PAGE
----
At least seven people were killed today in a massacre in the municipality of Buenos Aires, department of Cauca, Colombia as denounced by the Red por la Vida de los Derechos Humanos de Cauca (Network of Life of Human Rights of Cauca).
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The Network says this is the ninth massacre to occur in Cauca department since the start of the year, bringing the total number of massacre victims to 35. So far in September, there have been 11 massacres around Colombia.
“We do not accept from any point of view, the statements of the National Government and of the Attorney General of the Nation where they classify these massacres as ‘collective murders’, we consider these statements as media distractions in order to not assume political responsibility before a situation that is out of the hands of the national government,” it said in a statement on Sunday.
The human rights network demands that the government and attorney general advance the pertinent investigation processes with the aim of clarifying the acts and demands that victims not be stigmatized in order to justify the massacres as they have been.
According to the Instituto de Estudios Para el Desarrollo y La Paz (Indepaz), the largest number of massacres have taken place in the departments of Antioquia (14), Cauca (9), Nariño (8) and Norte de Santander (6). Some municipalities along the border with Ecuador have even seen three massacres, according to information as of September 18, 2020.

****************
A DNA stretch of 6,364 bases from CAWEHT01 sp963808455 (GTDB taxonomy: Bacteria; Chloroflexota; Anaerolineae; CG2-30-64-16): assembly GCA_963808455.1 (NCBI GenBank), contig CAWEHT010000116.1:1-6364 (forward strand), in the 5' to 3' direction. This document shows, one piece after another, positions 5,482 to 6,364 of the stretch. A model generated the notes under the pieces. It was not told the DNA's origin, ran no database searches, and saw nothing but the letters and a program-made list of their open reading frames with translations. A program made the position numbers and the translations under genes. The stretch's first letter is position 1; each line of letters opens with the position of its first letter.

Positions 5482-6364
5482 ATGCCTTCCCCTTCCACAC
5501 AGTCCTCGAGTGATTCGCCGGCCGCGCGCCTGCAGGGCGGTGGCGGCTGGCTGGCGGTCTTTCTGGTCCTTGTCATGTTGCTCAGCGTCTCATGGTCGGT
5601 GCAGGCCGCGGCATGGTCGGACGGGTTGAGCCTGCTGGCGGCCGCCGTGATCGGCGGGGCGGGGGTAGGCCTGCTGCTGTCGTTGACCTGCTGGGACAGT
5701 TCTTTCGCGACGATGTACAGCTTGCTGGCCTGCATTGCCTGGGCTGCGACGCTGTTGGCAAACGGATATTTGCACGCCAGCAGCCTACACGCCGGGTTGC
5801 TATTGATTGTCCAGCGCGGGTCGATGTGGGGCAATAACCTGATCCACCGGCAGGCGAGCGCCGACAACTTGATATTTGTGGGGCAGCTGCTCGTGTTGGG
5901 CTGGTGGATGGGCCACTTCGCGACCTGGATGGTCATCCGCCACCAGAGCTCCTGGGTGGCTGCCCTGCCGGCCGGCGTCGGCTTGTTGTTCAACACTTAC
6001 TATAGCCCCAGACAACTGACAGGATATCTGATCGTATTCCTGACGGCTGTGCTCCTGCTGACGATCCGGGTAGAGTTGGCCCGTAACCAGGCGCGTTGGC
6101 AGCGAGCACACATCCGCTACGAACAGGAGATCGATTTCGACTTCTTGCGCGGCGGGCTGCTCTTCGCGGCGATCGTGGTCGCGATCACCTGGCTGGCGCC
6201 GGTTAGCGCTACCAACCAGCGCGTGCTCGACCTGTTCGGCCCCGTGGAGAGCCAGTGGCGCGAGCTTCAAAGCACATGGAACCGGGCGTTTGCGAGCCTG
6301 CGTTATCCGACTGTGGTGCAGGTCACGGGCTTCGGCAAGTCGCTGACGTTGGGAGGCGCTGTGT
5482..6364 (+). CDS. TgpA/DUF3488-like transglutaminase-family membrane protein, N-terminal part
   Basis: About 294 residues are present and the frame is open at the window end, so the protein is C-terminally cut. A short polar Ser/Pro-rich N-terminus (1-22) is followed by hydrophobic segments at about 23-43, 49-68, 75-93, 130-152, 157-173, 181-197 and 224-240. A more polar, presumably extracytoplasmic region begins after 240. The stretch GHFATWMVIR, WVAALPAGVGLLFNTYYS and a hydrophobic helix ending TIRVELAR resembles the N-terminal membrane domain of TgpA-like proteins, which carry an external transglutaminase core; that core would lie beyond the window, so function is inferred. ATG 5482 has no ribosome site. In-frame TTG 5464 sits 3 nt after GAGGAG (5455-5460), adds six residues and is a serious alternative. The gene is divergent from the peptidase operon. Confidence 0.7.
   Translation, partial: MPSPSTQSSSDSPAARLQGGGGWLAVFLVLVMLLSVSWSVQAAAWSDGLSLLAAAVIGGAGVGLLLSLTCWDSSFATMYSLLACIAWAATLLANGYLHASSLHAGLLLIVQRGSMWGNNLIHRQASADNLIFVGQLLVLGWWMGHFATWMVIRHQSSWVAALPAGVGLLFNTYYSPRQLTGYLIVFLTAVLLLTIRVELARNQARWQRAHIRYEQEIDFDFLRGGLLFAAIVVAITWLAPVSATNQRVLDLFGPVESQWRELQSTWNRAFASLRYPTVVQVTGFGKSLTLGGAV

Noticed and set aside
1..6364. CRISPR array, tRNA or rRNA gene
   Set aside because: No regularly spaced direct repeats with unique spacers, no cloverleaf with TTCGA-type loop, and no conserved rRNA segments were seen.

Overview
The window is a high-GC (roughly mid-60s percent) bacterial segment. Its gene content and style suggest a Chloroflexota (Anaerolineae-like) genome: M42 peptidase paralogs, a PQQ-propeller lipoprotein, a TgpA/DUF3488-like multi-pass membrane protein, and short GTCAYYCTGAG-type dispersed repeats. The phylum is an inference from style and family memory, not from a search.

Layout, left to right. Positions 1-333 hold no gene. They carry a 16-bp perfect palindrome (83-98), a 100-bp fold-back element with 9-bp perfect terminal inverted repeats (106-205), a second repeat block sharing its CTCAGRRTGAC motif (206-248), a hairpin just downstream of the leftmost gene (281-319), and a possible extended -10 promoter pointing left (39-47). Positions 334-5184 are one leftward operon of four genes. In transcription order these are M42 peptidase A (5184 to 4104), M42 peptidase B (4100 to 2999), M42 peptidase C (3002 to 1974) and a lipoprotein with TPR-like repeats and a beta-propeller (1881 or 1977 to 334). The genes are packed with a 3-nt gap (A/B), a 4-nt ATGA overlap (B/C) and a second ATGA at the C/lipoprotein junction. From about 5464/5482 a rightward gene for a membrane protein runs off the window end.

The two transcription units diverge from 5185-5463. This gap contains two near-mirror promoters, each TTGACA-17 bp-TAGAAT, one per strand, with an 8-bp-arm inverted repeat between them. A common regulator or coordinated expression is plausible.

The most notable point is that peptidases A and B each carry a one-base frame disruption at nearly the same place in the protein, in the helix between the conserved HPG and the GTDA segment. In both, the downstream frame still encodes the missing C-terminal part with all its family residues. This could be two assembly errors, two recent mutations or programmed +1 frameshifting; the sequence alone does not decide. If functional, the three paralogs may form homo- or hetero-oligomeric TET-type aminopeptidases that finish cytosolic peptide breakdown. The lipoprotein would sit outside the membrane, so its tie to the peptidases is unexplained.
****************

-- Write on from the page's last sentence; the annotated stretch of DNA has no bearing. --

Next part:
A massacre, or what the government calls “collective murders,” are when three or more people are killed at once. The majority of these crimes have taken place in rural areas.
Social leaders have been among those targeted in rural area violence, as well as former combatants of the demobilized FARC, who gave up their weapons following the 2016 Peace Accords with the Colombian government, only to see Duque abandon the agreements.
On Saturday, U.S. Secretary of State Mike Pompeo made a brief visit with President Ivan Duque where they discussed matters in a number of areas, relating nearly all of them back to Venezuela and Washington’s agenda which seeks to oust the democratically elected government led by President Nicolas Maduro.
Despite the talking points on ‘human rights’ in Venezuela, the two made no mention of Colombia’s own human rights crisis, or the attacks on civil liberties in the United States, where anti-racist organizers have been targeted, rounded up by U.S. security forces and jailed for their activism following the killing of Black American George Floyd.
Young Colombians also mobilized in the streets earlier this month in response to the torture and killing, by police, of Javier Ordoñez in Bogota.
The gruesome assault which was captured on video, was widely seen and led to mass protests against police terror in the capital and around the country, resulting in further aggressions by Ivan Duque’s security forces including at least 13 deaths.
Eight of the people killed during protests were young people between 17 and 27 years old, Bogota's Mayor Claudia Lopez explained.